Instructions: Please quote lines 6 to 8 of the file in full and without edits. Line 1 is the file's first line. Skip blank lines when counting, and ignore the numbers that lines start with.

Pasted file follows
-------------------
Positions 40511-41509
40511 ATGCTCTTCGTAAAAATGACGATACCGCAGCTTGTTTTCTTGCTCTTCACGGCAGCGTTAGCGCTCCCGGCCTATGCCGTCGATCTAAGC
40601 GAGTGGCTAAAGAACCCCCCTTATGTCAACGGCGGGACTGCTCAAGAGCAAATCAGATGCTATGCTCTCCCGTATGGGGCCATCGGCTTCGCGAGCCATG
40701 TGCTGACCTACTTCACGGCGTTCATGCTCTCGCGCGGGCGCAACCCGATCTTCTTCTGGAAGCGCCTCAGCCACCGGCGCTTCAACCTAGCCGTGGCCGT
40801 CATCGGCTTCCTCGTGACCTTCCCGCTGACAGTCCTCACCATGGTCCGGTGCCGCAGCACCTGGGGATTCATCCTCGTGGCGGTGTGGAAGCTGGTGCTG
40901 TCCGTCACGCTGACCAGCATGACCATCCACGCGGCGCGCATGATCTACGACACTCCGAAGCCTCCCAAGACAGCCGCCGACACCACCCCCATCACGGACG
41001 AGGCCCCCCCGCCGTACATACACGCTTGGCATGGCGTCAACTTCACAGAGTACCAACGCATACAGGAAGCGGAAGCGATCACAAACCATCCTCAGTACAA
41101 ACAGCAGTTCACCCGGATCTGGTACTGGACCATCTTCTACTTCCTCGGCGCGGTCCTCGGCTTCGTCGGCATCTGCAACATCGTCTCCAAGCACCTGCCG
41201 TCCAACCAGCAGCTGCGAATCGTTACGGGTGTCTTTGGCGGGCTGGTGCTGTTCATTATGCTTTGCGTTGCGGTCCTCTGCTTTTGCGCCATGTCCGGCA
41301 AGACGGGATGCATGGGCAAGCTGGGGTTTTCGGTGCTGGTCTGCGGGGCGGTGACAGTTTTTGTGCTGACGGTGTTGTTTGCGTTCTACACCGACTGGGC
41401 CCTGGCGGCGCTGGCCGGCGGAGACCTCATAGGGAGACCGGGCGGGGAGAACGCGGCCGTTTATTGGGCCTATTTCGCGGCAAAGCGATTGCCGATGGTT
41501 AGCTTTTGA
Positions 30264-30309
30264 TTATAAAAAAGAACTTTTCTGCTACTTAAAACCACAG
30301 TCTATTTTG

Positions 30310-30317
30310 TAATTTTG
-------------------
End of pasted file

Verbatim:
40901 TCCGTCACGCTGACCAGCATGACCATCCACGCGGCGCGCATGATCTACGACACTCCGAAGCCTCCCAAGACAGCCGCCGACACCACCCCCATCACGGACG
41001 AGGCCCCCCCGCCGTACATACACGCTTGGCATGGCGTCAACTTCACAGAGTACCAACGCATACAGGAAGCGGAAGCGATCACAAACCATCCTCAGTACAA
41101 ACAGCAGTTCACCCGGATCTGGTACTGGACCATCTTCTACTTCCTCGGCGCGGTCCTCGGCTTCGTCGGCATCTGCAACATCGTCTCCAAGCACCTGCCG